Sadie Connors graduated from Leeds in 2012 with a BA in Business Management and is now Head of Key Accounts at Headbox, an online marketplace for events and meeting venues. In this post she outlines the path she took to her current role and shares her tips for other students and graduates.
What does your role entail?
I work at a London tech startup called HeadBox as Head of Key Accounts, looking after a team of Junior and Senior Account Managers. HeadBox is the UK’s first online marketplace for creative off-site, meeting and event spaces so we’re constantly having to keep up to date with the latest event and venue trends. My team and I work diligently to nurture relationships with large corporate clients, managing all of their event space needs.
What was your path to this role? Continue reading
This week we have another SPARK business blog post. Leeds student Jumana talks about setting up her Retrasafe – an award winning ladder stabiliser business.
My Business Journey
I started my business with my partner two years ago after my first year at Leeds. This was my first business venture and so had no clue what to do. My partner had a problem trying to use his ladders safely in many places so we decided to tackle the problem that many others also struggled with. We had designed a retractable ladder stabiliser and set up Retrasafe to make and sell the stabiliser systems. We launched the product a year ago and the product has won British Safety Industry Federation Commended Award for Product Innovation in 2016 and was a finalist for Association for Project Safety Health and Safety Innovation Award 2016. We have done exhibitions both here and abroad and have got a lot of interest around the product from small and big companies. I also got to visit the House of Commons and meet the Duke of York when I won the Duke of York Young Entrepreneurs Award 2017. We have now got a couple of different products that we are marketing and selling.
Considering working for a start-up or SME? Find out what their recruitment process is like in this week’s blog post.
Over the past few years, there’s been a noticeable increase in the number of university leavers pursuing a graduate job at a startup or SME (small or medium-sized enterprise); over 50% of graduates now say they would rather work at a small company than for one of the larger, more traditional graduate employers. And it’s easy to see why, given working for an SME can be a great way of kick-starting your career. You’ll be given the opportunity to develop a wide skill set, take on high levels of responsibility and get the chance to really have an impact on the business and its development.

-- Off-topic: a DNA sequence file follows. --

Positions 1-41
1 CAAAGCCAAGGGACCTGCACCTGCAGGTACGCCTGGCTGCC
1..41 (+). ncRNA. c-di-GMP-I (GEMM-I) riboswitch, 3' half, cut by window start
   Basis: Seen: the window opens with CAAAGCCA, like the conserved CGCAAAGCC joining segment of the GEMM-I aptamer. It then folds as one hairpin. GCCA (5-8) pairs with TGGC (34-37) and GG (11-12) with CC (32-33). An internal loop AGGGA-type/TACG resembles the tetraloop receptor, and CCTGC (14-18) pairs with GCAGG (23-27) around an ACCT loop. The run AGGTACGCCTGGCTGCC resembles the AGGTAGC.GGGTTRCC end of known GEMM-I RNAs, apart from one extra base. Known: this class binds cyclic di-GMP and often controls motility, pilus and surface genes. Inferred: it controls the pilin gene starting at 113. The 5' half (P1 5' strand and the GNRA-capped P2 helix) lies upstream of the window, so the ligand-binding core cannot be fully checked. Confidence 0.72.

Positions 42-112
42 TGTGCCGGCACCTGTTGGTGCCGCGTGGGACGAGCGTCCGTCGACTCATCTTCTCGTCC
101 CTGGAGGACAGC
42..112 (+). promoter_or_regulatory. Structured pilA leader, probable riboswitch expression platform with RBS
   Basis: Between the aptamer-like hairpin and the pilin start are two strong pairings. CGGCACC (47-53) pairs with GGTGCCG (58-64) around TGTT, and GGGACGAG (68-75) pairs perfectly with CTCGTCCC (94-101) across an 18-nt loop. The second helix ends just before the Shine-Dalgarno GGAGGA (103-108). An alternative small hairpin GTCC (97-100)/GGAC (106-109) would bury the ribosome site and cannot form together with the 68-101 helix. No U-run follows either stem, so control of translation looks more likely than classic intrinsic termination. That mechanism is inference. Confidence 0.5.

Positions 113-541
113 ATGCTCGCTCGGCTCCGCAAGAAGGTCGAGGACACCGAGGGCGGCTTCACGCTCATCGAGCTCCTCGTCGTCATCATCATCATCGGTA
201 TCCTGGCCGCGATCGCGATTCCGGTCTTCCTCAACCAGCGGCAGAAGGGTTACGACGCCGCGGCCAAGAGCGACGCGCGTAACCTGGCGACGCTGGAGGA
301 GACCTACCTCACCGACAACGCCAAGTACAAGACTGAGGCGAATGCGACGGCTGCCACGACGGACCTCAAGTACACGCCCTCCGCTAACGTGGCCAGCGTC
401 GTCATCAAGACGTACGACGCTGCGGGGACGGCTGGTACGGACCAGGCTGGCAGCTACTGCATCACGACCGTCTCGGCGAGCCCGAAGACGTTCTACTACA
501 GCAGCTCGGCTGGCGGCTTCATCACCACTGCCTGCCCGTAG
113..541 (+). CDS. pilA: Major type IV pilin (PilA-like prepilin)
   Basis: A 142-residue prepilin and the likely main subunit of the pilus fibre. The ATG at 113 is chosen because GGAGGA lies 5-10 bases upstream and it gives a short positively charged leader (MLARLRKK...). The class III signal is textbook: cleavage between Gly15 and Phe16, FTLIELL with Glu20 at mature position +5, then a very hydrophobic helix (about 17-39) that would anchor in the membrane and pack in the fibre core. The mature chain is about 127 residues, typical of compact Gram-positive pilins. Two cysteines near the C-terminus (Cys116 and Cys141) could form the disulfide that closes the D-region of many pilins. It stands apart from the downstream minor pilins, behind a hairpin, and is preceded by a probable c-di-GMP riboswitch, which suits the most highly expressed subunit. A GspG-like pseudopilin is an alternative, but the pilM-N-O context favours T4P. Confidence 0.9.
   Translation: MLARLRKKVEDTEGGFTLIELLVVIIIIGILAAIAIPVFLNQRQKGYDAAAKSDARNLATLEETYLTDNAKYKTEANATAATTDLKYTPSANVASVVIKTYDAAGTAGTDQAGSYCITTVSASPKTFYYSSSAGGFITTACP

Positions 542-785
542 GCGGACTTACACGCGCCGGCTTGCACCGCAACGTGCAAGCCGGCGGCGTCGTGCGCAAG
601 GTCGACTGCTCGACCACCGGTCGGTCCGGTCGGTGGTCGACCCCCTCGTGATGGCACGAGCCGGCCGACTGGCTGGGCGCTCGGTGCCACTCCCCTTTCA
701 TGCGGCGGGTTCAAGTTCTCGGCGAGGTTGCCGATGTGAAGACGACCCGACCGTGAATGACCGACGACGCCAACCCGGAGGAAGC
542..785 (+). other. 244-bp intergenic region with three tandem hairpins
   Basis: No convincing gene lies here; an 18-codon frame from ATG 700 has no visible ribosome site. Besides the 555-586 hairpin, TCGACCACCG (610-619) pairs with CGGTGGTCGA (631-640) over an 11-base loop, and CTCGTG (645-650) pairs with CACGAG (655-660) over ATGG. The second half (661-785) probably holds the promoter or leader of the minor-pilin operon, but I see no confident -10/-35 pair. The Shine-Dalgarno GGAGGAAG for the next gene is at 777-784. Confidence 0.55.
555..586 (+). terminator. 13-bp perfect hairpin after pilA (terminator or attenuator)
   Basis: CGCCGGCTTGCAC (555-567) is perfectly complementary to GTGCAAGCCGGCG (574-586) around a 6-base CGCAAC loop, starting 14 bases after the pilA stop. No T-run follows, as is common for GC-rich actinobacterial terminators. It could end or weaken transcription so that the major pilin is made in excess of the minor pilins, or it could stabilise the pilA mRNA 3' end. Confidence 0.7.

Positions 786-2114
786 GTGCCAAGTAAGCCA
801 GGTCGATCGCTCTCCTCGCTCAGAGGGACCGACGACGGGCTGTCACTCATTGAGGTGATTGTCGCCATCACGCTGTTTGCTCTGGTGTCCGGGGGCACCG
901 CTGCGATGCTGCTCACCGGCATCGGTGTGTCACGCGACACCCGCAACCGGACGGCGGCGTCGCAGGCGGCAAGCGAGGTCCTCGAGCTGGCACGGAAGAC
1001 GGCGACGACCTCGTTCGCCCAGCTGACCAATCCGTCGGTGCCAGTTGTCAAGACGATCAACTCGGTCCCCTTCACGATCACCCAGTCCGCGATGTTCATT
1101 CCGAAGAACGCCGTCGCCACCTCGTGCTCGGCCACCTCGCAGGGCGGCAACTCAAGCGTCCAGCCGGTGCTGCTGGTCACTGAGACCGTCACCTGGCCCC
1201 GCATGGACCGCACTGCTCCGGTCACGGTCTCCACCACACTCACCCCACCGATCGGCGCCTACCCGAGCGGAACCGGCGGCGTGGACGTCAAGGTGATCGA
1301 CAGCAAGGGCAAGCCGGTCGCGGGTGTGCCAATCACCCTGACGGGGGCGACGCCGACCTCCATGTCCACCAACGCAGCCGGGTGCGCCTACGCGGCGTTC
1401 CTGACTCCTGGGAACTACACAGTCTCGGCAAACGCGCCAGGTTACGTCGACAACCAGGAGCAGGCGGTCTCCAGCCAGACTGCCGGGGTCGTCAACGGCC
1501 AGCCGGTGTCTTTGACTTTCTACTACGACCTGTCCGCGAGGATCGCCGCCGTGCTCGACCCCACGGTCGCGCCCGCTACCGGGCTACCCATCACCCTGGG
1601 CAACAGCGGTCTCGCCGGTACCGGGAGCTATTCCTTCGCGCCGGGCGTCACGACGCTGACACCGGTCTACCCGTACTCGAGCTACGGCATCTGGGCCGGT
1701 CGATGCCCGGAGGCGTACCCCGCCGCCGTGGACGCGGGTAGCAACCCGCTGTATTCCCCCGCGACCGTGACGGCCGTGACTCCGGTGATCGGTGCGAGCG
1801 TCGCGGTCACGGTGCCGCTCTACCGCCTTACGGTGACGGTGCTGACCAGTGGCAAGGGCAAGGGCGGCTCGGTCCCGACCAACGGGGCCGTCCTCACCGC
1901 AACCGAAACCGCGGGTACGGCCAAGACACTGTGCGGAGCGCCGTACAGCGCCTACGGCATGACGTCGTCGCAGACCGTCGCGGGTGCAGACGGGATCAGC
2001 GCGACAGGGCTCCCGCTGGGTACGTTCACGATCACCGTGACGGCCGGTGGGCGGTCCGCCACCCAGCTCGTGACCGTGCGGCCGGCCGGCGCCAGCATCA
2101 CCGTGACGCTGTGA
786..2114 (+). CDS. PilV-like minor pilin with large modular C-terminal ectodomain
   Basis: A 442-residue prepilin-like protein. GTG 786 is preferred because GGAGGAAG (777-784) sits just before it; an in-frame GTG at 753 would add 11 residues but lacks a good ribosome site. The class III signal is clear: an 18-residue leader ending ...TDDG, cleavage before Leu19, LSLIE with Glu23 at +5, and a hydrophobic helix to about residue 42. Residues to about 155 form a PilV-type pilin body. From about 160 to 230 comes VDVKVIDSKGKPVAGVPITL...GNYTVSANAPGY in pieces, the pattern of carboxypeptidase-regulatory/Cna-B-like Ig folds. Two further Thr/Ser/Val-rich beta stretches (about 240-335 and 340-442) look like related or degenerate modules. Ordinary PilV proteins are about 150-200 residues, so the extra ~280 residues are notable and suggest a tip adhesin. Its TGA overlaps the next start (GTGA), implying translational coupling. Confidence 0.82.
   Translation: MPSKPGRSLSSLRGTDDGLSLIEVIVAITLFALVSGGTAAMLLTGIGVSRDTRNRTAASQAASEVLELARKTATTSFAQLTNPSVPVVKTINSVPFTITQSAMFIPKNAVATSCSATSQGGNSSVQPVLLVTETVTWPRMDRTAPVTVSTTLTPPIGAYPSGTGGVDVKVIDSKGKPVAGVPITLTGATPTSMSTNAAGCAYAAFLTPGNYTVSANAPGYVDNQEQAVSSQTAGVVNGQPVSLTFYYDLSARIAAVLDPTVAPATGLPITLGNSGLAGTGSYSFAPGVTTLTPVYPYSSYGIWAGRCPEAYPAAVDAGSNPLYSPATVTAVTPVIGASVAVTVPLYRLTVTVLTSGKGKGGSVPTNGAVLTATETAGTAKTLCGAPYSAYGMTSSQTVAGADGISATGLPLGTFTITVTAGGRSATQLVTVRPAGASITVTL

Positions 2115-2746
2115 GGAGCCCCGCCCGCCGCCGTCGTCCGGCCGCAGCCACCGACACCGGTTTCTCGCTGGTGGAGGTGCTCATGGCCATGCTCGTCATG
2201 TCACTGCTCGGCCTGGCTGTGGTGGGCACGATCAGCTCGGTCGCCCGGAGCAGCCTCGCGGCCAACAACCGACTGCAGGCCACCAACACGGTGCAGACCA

Graphic and Communication Design grads Abigail and Chloe talk about how they set up their own design business, Buttercrumble. They talk us through their entrepreneurial journey and the help and support for their business they got at Spark. If you are interested in start up don’t forget to check the blog regularly for contributions from other Spark businesses.
We are Abigail and Chloe, a design duo, who are also known as Buttercrumble. We are passionate about collaborating with other creative people who believe in the power of good design. We’re a super-synced twin team, born and bred in Yorkshire, who graduated from the University of Leeds in 2016. We’ve had a lifetime love of art and design so it was a no-brainer when we applied to study Graphic & Communication Design. The skills we’ve developed at university have been vital to the growth of our business.
This week, Mercedes and Rocio talk about starting their own business – the online platform ResearcherSkills, and offer some helpful tips for students who are interested in staring their own business. They reflect on their entrepreneurial journey, and explain how the University’s start up service SPARK has helped them. If you’re interested in start-up, stay tuned – the ‘How I started my own business’ series will feature blog posts from different UoL start-up businesses throughout the year.
We are the team behind ResearcherSkills, the online platform that allows scientists from any discipline to connect, collaborate and outsource research-related services.